Quantifying long-term morbidity following cervical cancer treatment: A retrospective comparison of the Royal College of Radiologist’s (RCR) Morbidity Audit and routine population-based cancer datasets


Session type:


Katie Spencer1,Amy Downing2,Jane Maher3,Louise Whitehouse2,James Thomas4,Eva Morris2
1University of Leeds/Leeds Teaching Hospitals NHS Trust,2University of Leeds,3Macmillan Cancer Support/Mount Vernon Cancer Centre,4NHS England



As the number of people surviving cancer increases, understanding the long-term morbidity resulting from cancer treatment becomes increasingly important.  Currently, there is little robust evidence quantifying such cancer-related morbidity but by linking and exploiting population-based cancer datasets it may be possible, for the first time, to generate this information at a population-level.  This study aimed to investigate the feasibility of this approach by quantifying treatment-related morbidity in a population of cervical cancer patients.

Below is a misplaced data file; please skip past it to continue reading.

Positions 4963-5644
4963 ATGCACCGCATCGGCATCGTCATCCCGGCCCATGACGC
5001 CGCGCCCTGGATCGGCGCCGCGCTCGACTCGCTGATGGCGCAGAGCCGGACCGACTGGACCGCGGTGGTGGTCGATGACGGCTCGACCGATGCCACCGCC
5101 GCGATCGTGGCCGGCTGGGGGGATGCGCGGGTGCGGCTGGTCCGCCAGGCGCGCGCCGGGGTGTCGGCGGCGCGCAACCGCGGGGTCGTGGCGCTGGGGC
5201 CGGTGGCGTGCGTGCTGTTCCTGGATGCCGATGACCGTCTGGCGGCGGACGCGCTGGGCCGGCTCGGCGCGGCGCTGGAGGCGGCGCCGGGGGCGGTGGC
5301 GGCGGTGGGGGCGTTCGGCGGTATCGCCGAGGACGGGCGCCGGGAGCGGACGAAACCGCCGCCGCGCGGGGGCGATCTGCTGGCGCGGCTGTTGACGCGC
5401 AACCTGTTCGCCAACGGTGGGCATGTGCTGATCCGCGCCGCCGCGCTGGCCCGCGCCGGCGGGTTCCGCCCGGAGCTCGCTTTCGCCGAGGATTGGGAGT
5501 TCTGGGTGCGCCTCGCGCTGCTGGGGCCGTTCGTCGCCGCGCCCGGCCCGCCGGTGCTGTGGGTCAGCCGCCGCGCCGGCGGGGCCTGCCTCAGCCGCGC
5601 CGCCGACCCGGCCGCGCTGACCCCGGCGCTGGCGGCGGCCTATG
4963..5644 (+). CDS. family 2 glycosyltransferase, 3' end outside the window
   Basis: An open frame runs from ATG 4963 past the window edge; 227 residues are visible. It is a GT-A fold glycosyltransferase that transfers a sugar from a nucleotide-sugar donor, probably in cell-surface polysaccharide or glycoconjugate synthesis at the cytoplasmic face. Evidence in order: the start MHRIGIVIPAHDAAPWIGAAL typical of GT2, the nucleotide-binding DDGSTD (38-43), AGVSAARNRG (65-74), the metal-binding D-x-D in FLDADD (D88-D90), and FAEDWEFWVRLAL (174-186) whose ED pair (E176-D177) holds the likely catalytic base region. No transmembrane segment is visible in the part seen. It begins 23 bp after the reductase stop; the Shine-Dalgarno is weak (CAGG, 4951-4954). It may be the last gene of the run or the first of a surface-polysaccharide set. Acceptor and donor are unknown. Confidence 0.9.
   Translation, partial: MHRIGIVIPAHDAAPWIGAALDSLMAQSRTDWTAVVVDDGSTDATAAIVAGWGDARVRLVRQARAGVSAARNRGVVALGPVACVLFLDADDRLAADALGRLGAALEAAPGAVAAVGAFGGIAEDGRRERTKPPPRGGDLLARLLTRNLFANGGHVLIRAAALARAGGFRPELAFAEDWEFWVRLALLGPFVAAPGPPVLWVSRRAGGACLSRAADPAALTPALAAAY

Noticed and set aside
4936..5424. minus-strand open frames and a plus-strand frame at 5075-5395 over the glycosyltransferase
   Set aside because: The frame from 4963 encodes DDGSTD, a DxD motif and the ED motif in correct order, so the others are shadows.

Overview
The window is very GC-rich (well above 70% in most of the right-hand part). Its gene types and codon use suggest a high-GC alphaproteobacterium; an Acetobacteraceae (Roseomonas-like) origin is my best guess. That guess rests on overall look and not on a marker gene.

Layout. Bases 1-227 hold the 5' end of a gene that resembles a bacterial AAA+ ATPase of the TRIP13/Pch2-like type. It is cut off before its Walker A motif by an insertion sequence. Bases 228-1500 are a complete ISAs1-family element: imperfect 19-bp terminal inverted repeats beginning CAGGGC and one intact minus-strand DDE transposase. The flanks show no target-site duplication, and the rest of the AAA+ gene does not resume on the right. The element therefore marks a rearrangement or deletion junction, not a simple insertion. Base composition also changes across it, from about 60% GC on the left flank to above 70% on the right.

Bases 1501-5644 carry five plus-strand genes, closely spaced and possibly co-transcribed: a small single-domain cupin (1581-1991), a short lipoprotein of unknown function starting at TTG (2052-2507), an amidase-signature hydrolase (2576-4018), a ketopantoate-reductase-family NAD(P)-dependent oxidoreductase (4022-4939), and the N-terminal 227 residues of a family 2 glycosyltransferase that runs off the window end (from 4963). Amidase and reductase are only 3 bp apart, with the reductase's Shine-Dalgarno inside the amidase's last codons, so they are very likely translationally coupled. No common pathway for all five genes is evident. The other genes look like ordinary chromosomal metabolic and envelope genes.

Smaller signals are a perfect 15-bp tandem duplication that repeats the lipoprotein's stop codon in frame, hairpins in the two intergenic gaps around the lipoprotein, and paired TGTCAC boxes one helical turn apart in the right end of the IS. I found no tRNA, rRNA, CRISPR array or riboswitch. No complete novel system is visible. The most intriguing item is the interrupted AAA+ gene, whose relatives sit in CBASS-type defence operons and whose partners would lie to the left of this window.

RCR audit data for cervical cancer treatment-related morbidity were linked, at patient level, to English cancer registration and Hospital Episode Statistics (HES) data. Patterns in diagnostic reasons for hospital admissions and proportion of survival time in hospital for people with different levels of morbidity (graded using the Franco-Italian-Glossary) recorded in the audit were investigated. Where strong patterns were identified, analyses were undertaken to estimate the proportion of the English cervical cancer population affected by high-levels of treatment-related morbidity.


A total of 682 people in the audit could be identified in the English cervical cancer population of 26,879 people diagnosed between 1998 and 2008. Significant associations between high-levels of morbidity recorded in the audit and patterns of diagnoses and hospital attendance were observed.  For example, individuals with high levels of bowel morbidity have a significantly higher proportion of hospital admission time (37%) related to morbidity compared to those with no/low morbidity (10%/14%). A threshold of >30% of inpatient stays relating to bowel morbidity had a 56.0% sensitivity and 9.4% specificity for identifying high-morbidity patients. Patients with FIGO stage I/II disease, treated with radiotherapy were more likely to have high-bowel-morbidity scores than those treated with surgery alone (11.89% versus 2.26% p <0.001).


This study suggests it is possible to identify treatment-related morbidity using routine population-based data but further work, involving larger populations, is required to fully validate the method.